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April 4, 2001

Chlamydia trachomatis and Cervical Squamous Cell Carcinoma

Author Affiliations

Stephen J.LurieMD, PhD, Senior EditorIndividualAuthorJody W.ZylkeMD, Contributing EditorIndividualAuthor

JAMA. 2001;285(13):1703-1706. doi:10.1001/jama.285.13.1703

To the Editor: Dr Anttila and colleagues1 reported that C trachomatis antibodies are associated with a 2.5-fold increased risk of invasive cervical SCC after adjustment for serum antibodies to HPV types 16, 18, and 33.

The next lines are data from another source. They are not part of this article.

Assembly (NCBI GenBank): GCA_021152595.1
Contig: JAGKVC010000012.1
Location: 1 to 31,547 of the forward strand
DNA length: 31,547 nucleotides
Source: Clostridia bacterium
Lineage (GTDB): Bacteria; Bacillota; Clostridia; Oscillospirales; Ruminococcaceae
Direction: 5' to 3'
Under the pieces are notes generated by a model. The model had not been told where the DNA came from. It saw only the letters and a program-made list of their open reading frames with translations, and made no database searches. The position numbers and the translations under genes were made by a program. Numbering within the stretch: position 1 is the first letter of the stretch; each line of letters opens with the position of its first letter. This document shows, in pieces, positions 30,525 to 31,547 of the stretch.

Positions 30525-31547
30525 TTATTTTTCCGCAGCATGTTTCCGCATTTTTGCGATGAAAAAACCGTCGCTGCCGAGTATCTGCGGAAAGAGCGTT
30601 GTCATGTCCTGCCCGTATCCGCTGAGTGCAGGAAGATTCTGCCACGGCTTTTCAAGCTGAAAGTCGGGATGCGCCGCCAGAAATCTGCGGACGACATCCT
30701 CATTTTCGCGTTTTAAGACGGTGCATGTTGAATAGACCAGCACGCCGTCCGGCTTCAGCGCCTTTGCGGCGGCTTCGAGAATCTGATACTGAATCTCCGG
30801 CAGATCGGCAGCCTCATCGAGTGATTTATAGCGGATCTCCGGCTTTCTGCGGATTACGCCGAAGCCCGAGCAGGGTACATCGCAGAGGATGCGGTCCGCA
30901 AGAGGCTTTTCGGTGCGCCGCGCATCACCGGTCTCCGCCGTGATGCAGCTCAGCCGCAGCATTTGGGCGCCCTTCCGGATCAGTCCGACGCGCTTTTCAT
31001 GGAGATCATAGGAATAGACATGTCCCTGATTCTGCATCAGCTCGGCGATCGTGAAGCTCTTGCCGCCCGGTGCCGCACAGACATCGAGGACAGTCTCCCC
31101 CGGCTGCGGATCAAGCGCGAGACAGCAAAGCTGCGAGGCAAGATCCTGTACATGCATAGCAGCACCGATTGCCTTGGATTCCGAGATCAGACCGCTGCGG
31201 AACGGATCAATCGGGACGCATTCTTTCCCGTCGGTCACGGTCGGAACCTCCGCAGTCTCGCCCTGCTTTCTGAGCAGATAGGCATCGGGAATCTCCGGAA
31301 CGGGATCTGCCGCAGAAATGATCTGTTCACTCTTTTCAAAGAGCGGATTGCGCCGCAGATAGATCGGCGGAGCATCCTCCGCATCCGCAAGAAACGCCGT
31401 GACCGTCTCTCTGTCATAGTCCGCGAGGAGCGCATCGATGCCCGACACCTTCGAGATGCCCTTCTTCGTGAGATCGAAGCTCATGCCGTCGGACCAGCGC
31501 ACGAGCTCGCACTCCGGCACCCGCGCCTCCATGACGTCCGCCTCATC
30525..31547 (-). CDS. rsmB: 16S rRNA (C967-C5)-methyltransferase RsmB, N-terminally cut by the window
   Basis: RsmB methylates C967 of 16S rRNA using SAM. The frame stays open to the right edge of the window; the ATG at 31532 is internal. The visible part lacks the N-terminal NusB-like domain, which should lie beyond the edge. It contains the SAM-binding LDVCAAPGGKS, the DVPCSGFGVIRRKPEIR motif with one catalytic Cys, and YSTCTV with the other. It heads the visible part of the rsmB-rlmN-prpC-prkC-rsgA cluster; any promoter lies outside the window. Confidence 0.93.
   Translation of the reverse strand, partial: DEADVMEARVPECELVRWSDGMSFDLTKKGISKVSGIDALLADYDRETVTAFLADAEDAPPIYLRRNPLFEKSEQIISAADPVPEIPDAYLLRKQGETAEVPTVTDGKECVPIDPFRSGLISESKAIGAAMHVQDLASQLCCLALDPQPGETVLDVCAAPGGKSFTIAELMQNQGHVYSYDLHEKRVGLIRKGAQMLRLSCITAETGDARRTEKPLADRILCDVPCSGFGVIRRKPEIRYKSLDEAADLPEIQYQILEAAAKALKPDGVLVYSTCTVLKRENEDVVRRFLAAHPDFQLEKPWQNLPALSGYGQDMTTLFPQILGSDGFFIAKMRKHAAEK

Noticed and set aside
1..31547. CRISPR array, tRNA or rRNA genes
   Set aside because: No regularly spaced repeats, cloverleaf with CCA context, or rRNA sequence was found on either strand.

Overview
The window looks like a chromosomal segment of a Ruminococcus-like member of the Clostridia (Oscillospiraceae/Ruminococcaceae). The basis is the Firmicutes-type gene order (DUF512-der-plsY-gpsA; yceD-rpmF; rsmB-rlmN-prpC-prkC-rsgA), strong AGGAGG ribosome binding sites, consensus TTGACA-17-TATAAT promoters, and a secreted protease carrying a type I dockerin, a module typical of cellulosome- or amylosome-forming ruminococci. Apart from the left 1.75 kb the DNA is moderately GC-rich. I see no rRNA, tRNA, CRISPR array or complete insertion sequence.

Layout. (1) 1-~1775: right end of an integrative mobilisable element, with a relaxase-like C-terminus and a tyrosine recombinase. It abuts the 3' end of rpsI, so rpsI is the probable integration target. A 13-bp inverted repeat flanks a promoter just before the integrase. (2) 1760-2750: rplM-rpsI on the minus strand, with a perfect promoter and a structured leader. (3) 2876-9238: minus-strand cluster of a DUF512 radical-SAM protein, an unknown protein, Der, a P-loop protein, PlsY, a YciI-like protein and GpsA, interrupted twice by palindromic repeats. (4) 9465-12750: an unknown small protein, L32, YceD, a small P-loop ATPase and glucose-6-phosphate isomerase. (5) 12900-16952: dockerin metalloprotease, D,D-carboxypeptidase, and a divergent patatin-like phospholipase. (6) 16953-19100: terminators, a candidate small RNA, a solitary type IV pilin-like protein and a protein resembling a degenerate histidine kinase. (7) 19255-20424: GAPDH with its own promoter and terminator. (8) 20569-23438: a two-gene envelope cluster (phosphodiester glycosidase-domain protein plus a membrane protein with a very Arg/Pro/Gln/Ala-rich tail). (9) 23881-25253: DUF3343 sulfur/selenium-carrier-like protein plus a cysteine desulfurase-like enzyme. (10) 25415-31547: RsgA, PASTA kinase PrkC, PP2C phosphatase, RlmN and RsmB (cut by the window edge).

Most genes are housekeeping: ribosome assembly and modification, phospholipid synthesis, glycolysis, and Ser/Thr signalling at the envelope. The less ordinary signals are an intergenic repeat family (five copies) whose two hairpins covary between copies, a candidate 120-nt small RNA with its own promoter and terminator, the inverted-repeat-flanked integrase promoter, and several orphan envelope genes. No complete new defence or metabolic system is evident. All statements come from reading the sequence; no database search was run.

While advantages of this study include its nested case-control design and the use of the microimmunofluorescence (MIF) assay for ascertainment of past C trachomatis infection, we are concerned that the study does not adequately control for the strong effect of HPV infection. Oncogenic HPV types are the central, and probably necessary, cause of invasive cervical cancer.2 Cofactors may act by increasing susceptibility to HPV infection or by inducing progression from HPV infection to invasive cancer. The current approach to assessing the role of cofactors for progression is restriction of analyses to HPV-positive women. By simply adjusting for HPV seropositivity, residual HPV confounding is expected because HPV serology is less sensitive than the detection of HPV DNA using current criterion standard assays based on the polymerase chain reaction.3 Given the high prevalence of HPV DNA in invasive carcinoma worldwide (>99%),2 misclassification of HPV among cases must have occurred, as only 37% of SCC cases were seropositive for HPV type 16,18, or 33. Further evidence for residual confounding is that the associations between C trachomatis seropositivity and cervical SCC in Table 1 are little modified following adjustment for HPV seropositivity.

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